Leachate water sample is rich with organics; therefore prior electrochemical analysis, the organics were removed by passing the water sample through C-18 SPE column. The cartridges were first conditionedwith 5 mL methanol followed by 5 mL water. The C-18 column retained the organics and the water sample containing inorganics was collected. The collected leachate water sample was spiked with 0.1 ppm of each metal solution (Cd2+, Cu2+ and Pb2+) followed by Pt/PANI/HRP biosensor analysis.

For ICP-OES analysis, the leachate samples were filtered with 0.45 µm pore size filter before they were subjected to UV digester. This procedure was done in order to destroy all dissolved organic matter in the landfill leachate sample. A UV digester 705 equipped with a 500 W Hg lamp from Metrohm was used. The quartz vessels were arranged concentrically around the Hg lamp with a distance of 2.5 cm. Ten mL of leachate samples were placed in quartz vessels and 100 μL H2O2 was added to each sample. The solution was irradiated with UV light for about 2 hour. The leachate water sample was then analyzed by ICP-OES.


9. Results and discussion

9.1. Electrosynthesis of PANI film

Multiscan voltammetry of Pt/PANI electrode was performed (result not shown). The redox peak currents increased with increasing scan rate while the peak potentials showed slight increase in positive potential. These observations shows that the polymer is electroactive and the peak currents are diffusion controlled (Mathebe et al. 2004). In order to calculate surface concentration of the PANI film, Г*PANI, Brown-Anson equation (1) (Bard &Faulkner 2000) was used.

I P = n 2 F 2 Γ * P A N A 4 R T v E1

where n is the number of electrons (n = 2) transferred, F is the Faraday constant (96584 C mol−1), Γ* PANI is the surface concentration of the PANI film (mol cm−2), A is the surface area of the electrode (0.0177 cm2), υ is the scan rate (V s−1), R is the gas constant (8.314 J mol K−1), and T is the absolute temperature of the system (298 K). A graph of peak current versus scan rate was obtained and the slope of the curve was used to calculate the surface concentration of the PANI film. The surface concentration was found to be 7.8×10-7 mol cm-2. The surface concentration obtained in our study was comparable to that reported by Mathebe et al. 2004 (1.85×10-7 mol cm-2).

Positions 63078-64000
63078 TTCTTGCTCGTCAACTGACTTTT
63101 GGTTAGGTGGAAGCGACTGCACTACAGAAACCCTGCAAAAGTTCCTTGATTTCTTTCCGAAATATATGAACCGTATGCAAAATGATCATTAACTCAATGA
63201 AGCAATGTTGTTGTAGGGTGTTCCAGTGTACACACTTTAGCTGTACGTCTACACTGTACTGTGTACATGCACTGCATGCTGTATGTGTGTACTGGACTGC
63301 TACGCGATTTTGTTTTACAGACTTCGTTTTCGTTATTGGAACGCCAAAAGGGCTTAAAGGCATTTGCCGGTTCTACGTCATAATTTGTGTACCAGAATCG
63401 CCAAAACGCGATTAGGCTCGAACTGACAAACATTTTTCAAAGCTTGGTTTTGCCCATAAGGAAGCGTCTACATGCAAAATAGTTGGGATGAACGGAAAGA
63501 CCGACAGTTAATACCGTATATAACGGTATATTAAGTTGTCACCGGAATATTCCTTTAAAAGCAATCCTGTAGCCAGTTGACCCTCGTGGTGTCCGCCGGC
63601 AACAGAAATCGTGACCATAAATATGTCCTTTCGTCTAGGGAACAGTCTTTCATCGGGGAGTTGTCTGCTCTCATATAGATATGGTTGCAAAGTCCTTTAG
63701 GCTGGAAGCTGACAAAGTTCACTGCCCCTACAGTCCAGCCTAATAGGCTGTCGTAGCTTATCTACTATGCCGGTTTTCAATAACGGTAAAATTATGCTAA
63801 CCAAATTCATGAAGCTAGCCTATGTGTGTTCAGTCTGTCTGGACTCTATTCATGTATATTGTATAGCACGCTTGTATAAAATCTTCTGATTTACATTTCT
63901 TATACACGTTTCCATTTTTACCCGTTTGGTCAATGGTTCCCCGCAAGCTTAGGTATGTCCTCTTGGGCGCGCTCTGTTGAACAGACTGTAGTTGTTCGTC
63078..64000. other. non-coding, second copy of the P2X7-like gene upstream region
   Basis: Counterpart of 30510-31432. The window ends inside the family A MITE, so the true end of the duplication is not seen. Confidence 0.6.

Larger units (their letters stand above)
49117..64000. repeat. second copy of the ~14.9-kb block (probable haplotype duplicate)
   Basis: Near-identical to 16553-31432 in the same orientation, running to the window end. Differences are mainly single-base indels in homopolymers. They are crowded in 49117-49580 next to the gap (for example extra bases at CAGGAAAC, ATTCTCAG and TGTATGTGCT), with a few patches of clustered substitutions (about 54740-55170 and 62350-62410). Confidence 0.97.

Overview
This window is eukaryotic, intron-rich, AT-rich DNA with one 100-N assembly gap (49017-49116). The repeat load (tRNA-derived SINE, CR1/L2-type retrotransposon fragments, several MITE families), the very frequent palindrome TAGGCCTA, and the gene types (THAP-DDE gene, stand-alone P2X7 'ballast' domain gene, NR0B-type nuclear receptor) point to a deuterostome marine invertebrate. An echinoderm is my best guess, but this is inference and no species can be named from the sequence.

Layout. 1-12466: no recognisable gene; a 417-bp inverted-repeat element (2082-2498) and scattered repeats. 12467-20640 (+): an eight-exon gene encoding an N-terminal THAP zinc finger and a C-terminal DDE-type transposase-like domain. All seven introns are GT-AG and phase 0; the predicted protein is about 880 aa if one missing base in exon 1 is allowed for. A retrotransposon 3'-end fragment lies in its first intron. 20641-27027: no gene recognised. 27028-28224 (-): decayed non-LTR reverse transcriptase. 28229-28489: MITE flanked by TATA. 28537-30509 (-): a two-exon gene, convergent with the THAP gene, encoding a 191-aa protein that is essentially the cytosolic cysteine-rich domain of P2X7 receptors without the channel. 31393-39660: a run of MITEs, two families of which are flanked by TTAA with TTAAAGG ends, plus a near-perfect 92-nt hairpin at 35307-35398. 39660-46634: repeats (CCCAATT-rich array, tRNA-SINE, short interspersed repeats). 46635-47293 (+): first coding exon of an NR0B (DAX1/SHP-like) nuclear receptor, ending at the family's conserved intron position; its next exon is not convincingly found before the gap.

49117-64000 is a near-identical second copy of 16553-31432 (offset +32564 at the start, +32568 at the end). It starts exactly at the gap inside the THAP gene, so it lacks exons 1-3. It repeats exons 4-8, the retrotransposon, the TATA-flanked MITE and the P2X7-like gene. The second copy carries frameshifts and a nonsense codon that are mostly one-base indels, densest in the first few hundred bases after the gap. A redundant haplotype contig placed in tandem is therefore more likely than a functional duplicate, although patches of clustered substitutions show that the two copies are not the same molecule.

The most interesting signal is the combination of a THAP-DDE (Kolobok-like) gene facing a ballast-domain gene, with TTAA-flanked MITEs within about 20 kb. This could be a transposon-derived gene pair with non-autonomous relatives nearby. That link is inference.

The Randles-Sevcik equation (2) was used to calculate the diffusion coefficient of the electrons within the polymer (Gau et al. 2005).

i p = 2.69 × 10 5 n 3 / 2 A D e 1 / 2 C v 1 / 2 E2

where i p is the peak current (A), n is the number of electrons appearing in half-reaction for the redox couple, A is the area of the electrode (cm2), D is the diffusion coefficient (cm2/s), C is the concentration (mol/cm3) and v is scan rate (V/s). Equation 2 was used to plot peak current versus the square root of the scan rate and the slope of the linear regression was used to estimate the diffusion coefficient of the electrons within the polymer ( D e ) as 4.07×10-8cm2 s-1.


10. Spectroscopic characterization of polyaniline

The absorption spectrum of PANI (dissolved in DMF) shows two characteristic absorption peaks at 340 nm and 660 nm. The first absorption peak was assigned to ππ * transition of the benzenoid rings and the second was attributed to the transition of benzenoid rings into quinoid rings (Laska & Widlarz 2005; Kanet al. 2006). The results (UV-Vis characterization of PANI) obtained in this study are in close agreement with the literature values (Laska &Widlarz 2005; Kan et al. 2006; Singh et al. 2008; Mazeikiene et al. 2007; Kang, Neoh & Tan 1998).

The FTIR absorption band at 3325 cm−1 was assigned to N-H stretching of the amine group of polyaniline (spectrum not shown). The peaks at 1596 and 1493 cm−1 which are characteristics of, polyaniline, were most likely due to the C=C stretching of quinoid and benzenoid groups, respectively (Lakshmi et al. 2009; Kim et al. 2001).